What is the Fetal Medicine Unit
The Fetal Medicine Unit at the Leeds General Infirmary is run by a team of experienced and highly specialised fetal medicine consultants and midwives. We work closely with members of other teams to ensure that you receive the right care for you and your baby both during and after the birth of your baby.
The Leeds Fetal Medicine Unit serves a population of 50,000 people in Yorkshire and the Humber and is one of only 15 specialised fetal medicine centres across the country. We receive about 1000 new referrals each year and carry out around 3500 scans.
We work with consultants and nurse specialists from clinical genetics, neonatology, paediatric surgery, paediatric cardiology, paediatric neurosurgery, paediatric neurology and paediatric nephrology. All of these specialties are located on the LGI site which means that, if your baby requires expert care in hospital after birth, mother and baby will not be separated but will be cared for within the same hospital. We are unique in being able to offer this co-located care with no other unit in the country providing co-located maternity, fetal and all paediatric services on the same hospital site.
In our clinics we:
- scan pregnancies at high chance of a fetal abnormality
- confirm the diagnosis of a fetal anomaly or condition - when present
- provide detailed information about the diagnosis and likely outcome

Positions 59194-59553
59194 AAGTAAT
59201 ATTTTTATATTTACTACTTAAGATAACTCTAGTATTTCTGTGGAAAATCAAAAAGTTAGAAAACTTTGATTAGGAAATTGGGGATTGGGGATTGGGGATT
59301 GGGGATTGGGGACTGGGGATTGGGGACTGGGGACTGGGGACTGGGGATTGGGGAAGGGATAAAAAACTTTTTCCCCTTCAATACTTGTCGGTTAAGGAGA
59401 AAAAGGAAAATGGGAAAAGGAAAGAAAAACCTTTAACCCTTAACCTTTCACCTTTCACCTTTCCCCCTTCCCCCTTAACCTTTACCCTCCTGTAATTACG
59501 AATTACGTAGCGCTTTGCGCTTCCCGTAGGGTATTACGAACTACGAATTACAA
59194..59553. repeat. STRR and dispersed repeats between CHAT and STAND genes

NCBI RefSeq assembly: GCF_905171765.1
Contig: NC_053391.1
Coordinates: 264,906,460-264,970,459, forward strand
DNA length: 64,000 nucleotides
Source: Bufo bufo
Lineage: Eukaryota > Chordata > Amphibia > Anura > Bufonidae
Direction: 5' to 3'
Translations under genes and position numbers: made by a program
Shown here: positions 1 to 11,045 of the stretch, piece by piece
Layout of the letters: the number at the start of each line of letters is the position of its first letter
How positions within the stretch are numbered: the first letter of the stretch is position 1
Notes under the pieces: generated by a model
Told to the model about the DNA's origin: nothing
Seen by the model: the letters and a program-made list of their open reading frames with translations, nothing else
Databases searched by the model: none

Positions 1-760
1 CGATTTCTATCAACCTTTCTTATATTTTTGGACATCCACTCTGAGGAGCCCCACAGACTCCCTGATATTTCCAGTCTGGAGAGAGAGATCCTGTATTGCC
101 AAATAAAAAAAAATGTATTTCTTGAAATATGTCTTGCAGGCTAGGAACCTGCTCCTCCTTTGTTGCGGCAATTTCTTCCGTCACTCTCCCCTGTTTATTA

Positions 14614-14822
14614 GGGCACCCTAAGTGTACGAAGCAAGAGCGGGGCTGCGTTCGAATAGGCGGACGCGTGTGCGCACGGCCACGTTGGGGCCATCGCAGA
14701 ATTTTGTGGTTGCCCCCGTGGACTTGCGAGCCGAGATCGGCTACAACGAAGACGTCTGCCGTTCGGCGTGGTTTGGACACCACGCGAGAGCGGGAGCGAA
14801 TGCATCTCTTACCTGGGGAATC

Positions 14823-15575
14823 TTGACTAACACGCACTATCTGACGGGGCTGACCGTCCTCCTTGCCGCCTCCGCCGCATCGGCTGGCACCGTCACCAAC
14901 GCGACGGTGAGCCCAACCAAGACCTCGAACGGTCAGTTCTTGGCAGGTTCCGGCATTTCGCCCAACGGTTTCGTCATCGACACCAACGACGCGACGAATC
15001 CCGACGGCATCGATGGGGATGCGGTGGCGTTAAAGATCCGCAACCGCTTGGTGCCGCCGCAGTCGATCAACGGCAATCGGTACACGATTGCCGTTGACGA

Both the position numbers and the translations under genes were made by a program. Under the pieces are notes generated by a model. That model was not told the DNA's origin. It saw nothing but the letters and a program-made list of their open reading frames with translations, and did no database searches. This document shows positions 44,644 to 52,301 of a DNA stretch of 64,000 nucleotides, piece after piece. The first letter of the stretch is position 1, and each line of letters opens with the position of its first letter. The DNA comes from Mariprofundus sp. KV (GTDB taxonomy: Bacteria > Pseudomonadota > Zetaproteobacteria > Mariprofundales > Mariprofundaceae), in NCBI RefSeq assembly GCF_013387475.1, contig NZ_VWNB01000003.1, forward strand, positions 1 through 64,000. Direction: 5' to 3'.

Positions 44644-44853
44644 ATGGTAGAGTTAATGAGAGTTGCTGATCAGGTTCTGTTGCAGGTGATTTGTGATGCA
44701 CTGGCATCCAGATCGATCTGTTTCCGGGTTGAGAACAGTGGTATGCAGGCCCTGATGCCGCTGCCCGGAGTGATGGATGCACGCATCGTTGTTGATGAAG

- offer a range of diagnostic tests to help make a diagnosis and inform decision making
- liaise with, and refer to, other specialists, when needed
- advise couples of their choices and provide ongoing support during the pregnancy and afterwards, where appropriate
- liaise with referring hospitals to enable care to be provided close to home, where appropriate
- monitor certain babies throughout the pregnancy and in some cases arrange delivery at the LGI, when the baby is likely to require specialist care after birth
- undertake interventional and therapeutic procedures, such a fetal blood transfusions
- assess multiple pregnancies (twins and triplets) for possible complications
Most patients are able to return to their local hospital for ongoing care during their pregnancy, often only needing to be seen in FMU once or twice but some will need to return to the FMU on a regular basis for monitoring until the time that their baby is born. It is important that you maintain contact with your community midwife and local maternity team throughout your pregnancy to ensure you and your baby receive appropriate antenatal care.